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Understanding Burning Low Back Pain

If your back pain is accompanied by a burning sensation this can be a symptom of a myriad back problems. When most back pain sufferers indicate they have burning low back pain, what they really mean is that they are experiencing lower back pain with symptoms that include inflammation, irritation and muscle aggravation.

Often this type of burning back pain will subside on its own, provided you take it easy and rest your back for a few days. Unfortunately not all burning pain in the lower back goes away within a few days with rest. Persistent burning lower back pain may require further back pain treatment with the help of a professional.

The reason this particular type of back pain presents itself with a burning sensation is because this is the body’s way to let you know something is wrong. This is why there are many physical ailments often present with extreme heat in the affected area. Don’t ignore this type of pain as it can worsen over time. 

Symptoms Of Burning Back Pain

The biggest indicator that your lower back pain is burning, are the traditional symptoms of inflammation, discomfort and back irritation. But those are not the only symptoms that accompany this type of back pain. You may also experience pain or discomfort during urination, vomiting and nausea and abdominal pain. While these symptoms don’t always mean burning low back pain, if these are present with the burning sensation you probably need to see a physician.

What Are The Causes?

Since burning back pain in the lower back isn’t its own subset of back pain it is difficult for physicians to assign an exact reason for these symptoms. However we do know that a burning sensation indicates extreme pain, which means acute back pain or chronic back pain, or ischemia.

Acute or chronic back muscle pain can occur because your muscles have been exhausted from traditional exercise, general fatigue or muscle tightness. Sometimes this muscle pain is purely psychological—meaning that it was brought on due to stress. Most often however, burning back pain can be a source of trauma or injury to the back muscles in the form of a muscle sprain or tear.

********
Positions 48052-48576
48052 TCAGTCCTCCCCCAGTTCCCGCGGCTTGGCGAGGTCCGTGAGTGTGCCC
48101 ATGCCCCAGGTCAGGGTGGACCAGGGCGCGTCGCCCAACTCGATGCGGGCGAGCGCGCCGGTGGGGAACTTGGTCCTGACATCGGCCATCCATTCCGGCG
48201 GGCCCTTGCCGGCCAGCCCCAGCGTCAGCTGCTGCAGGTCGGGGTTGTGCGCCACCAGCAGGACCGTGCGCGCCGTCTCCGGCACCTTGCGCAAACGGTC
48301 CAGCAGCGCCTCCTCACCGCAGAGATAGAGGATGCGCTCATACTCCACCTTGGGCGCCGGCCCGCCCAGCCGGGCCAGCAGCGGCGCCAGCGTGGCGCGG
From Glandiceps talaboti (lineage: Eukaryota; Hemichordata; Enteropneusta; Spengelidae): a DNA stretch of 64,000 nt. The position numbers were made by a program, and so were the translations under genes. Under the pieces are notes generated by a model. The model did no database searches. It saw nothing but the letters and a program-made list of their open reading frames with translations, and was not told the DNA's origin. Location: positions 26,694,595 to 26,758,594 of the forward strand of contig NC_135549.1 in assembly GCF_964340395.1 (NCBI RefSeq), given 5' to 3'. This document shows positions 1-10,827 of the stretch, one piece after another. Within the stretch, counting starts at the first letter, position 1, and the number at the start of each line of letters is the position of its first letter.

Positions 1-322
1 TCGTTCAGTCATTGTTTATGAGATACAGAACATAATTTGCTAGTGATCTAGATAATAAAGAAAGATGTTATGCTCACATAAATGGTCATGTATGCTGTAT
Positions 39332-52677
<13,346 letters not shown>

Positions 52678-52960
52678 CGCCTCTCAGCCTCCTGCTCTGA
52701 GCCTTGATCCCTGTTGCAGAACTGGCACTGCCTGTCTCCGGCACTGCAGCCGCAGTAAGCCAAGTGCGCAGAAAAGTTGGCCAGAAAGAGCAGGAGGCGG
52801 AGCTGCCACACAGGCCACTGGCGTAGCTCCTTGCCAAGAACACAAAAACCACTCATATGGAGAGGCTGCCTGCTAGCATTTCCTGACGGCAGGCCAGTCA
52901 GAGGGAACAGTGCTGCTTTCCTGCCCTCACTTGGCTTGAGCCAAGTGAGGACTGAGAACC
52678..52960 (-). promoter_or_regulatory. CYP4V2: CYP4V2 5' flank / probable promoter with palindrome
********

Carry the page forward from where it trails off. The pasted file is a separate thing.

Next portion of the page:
Ischemic back pain is due to depriving your body of oxygen, which of course is essential to a well-functioning body. The cause of ischemic back pain can often be traced to physical injury to the back including those mentioned above. However this type of pain can also manifest itself psychologically.

Whether it’s due to anxiety, stress or another mental problem, ischemia can cause a burning lower back pain by denying the body the oxygen and nutrients it needs to repair injuries. This is true of all types of back injury, but if you have chronic back pain, ischemia can exacerbate the problem.

Can It Be Fixed?

Any type of back pain can be excruciating to deal with on a regular basis. Back pain zaps your energy levels, can cause melancholy and depression, and lead to even more inactivity which can cause back pain to worsen. Although it is easier to revert to these unhealthy methods of coping, the best form of back pain treatment is to be proactive.

If you already suffer from back pain or this is a recent occurrence in your life, regular exercise and stretching can relax the muscles and improve flexibility. Both of these actions will help get rid of back pain.

If however the pain persists for more than a few days or worsens in that time—even with exercise and stretching—you need to seek out the help of a physician, physical therapist, chiropractor or massage therapist. Sometimes burning back pain appears without any trauma or injury to the back muscles or spine, when this happens your physician will need to help diagnose this back pain. 

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